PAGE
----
Earthquake protection for poor people’s houses
Reinforcement for ring beams may take many shapes:
Concrete columns and beams are the most expensive solution.
Timber beams, on top of and within the walls are usually much cheaper. The Turkish
building code suggests the use of horizontal timber bond-beams at four levels: at the
basement, under and above windows, and under the roof. These bond-beams can be
double, with a 10 x 10cm timber profile at
each side of the wall, connected by 5 x 10cm
ties at 50cm intervals (Figure 3). They can
also be single, on the outer face of the wall,
and braced in the corners (Figure 4).
Timber frames were also suggested after the
1976 earthquake in Guatemala, where the
traditional adobe wall is much thinner,
provides little structural support, and acts as
more of an infill than elsewhere. The frame
should consist of horizontal beams at roof and
basement levels with vertical posts at corners Figure 5
and intersections, and braces to make the
frame more rigid (Figure 5). Such wooden
frames require good connections with the
adobe masonry, through anchor bolts, nails or
In Mexico, U-shaped or hollow adobes have
been suggested, to incorporate timber or
concrete reinforcement more easily (Figure 6).
Steel bars can be used, in horizontal or
vertical joints, to tie walls together or to the
foundation, but they are expensive. In Ecuador
and Honduras barbed wire or other steel wire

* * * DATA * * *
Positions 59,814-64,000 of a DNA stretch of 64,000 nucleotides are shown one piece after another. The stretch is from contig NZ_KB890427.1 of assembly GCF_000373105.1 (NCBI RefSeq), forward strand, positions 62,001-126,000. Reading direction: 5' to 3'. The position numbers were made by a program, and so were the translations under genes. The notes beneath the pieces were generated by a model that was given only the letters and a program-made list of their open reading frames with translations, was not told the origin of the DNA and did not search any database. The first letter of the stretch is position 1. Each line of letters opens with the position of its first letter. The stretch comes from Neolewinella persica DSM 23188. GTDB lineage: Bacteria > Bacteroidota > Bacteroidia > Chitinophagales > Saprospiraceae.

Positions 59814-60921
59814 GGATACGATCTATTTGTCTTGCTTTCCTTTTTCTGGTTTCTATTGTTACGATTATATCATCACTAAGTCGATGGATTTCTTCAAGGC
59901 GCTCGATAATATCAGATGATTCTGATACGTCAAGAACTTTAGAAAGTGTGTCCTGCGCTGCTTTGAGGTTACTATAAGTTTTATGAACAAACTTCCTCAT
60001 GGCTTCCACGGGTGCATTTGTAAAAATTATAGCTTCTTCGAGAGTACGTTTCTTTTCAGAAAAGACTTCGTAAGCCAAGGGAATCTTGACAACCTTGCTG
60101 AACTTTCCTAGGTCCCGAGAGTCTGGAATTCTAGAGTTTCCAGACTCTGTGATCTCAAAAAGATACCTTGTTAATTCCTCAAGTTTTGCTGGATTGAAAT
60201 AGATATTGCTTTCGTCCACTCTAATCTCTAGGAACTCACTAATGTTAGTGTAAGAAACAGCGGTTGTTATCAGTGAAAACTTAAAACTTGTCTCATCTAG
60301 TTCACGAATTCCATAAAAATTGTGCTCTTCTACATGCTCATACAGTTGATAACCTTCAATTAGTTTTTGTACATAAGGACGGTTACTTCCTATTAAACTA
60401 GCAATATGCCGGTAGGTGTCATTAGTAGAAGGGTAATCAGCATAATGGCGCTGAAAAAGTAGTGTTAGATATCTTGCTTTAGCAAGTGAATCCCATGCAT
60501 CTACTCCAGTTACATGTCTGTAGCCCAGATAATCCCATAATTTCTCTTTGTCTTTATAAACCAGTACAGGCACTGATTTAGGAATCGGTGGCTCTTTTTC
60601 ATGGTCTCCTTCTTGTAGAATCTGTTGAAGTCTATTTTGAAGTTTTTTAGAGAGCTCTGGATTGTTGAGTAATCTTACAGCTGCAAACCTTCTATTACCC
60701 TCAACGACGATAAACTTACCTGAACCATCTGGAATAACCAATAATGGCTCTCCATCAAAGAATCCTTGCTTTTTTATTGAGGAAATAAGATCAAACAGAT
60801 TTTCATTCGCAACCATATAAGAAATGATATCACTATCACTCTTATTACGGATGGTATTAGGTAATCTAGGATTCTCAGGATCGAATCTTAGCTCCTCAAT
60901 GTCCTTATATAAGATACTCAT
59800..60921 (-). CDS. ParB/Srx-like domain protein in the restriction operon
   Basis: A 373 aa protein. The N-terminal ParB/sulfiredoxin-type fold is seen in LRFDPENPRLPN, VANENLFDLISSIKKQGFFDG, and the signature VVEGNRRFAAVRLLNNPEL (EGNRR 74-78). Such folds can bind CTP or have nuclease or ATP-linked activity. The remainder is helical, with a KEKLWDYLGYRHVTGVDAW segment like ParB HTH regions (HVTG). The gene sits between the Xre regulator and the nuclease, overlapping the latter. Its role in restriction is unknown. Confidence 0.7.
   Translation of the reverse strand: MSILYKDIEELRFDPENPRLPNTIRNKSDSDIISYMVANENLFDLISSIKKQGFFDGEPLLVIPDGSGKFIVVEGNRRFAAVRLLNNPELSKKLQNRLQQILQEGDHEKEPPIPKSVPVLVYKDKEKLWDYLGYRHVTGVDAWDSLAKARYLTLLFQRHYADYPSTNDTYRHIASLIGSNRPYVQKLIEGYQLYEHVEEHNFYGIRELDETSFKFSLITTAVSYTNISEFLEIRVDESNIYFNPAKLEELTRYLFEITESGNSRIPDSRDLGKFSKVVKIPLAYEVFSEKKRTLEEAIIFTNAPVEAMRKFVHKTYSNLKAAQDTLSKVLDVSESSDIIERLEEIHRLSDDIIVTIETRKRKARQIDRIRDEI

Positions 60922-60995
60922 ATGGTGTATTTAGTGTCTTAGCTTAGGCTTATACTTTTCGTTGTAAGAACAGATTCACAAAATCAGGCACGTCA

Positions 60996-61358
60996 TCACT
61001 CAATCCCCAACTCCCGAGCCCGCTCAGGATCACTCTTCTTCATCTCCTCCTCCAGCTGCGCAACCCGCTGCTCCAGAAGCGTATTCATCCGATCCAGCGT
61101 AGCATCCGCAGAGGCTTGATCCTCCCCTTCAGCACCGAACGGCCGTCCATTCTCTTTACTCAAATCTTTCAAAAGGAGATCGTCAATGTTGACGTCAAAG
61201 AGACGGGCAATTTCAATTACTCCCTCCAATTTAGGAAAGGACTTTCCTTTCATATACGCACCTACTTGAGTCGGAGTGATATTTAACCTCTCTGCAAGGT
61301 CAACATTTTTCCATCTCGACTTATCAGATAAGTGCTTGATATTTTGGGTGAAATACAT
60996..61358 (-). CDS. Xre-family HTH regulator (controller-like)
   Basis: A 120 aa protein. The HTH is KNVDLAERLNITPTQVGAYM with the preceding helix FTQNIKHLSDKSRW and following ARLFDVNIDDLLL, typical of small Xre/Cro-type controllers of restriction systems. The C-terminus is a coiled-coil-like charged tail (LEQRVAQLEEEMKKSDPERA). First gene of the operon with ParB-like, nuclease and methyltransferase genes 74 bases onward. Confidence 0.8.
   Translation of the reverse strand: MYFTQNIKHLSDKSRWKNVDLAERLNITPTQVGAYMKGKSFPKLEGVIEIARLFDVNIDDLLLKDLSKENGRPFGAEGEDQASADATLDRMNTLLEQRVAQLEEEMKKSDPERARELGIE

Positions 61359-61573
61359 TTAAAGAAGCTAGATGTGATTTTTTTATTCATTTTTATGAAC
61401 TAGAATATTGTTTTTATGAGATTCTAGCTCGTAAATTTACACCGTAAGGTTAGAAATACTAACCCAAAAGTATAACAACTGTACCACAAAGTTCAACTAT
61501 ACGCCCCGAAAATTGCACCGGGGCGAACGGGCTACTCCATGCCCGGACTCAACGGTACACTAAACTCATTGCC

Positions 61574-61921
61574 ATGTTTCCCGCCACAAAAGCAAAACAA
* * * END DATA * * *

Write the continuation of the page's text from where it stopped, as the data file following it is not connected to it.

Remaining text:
has therefore been suggested for use in
combination with a timber frame (Figure 7).
Welded mesh in the joints is an alternative
commonly used in the south west of the USA
and in southern Africa (Figure 8). Wire mesh
incorporated into a plaster becomes
ferrocement, and can be used to reinforce
high-stress areas, around corners or openings
The Turkish code allows the wooden bond-
beams to be replaced by canes 5cm apart,
tied every 50cm. In Peru, both vertical and
horizontal reinforcements with reeds and
bamboo are used. One method uses bitumen-
stabilized adobes (bitumen is mixed in with the soil), with small holes in the vertical
joints for a halved bamboo (also painted with bitumen) to pass through. Horizontal
reinforcement then consists of quartered bamboo laths (Figure 10).
In India, split bamboo mesh, dipped in bitumen, is used as a reinforcement of the
plaster on adobe walls.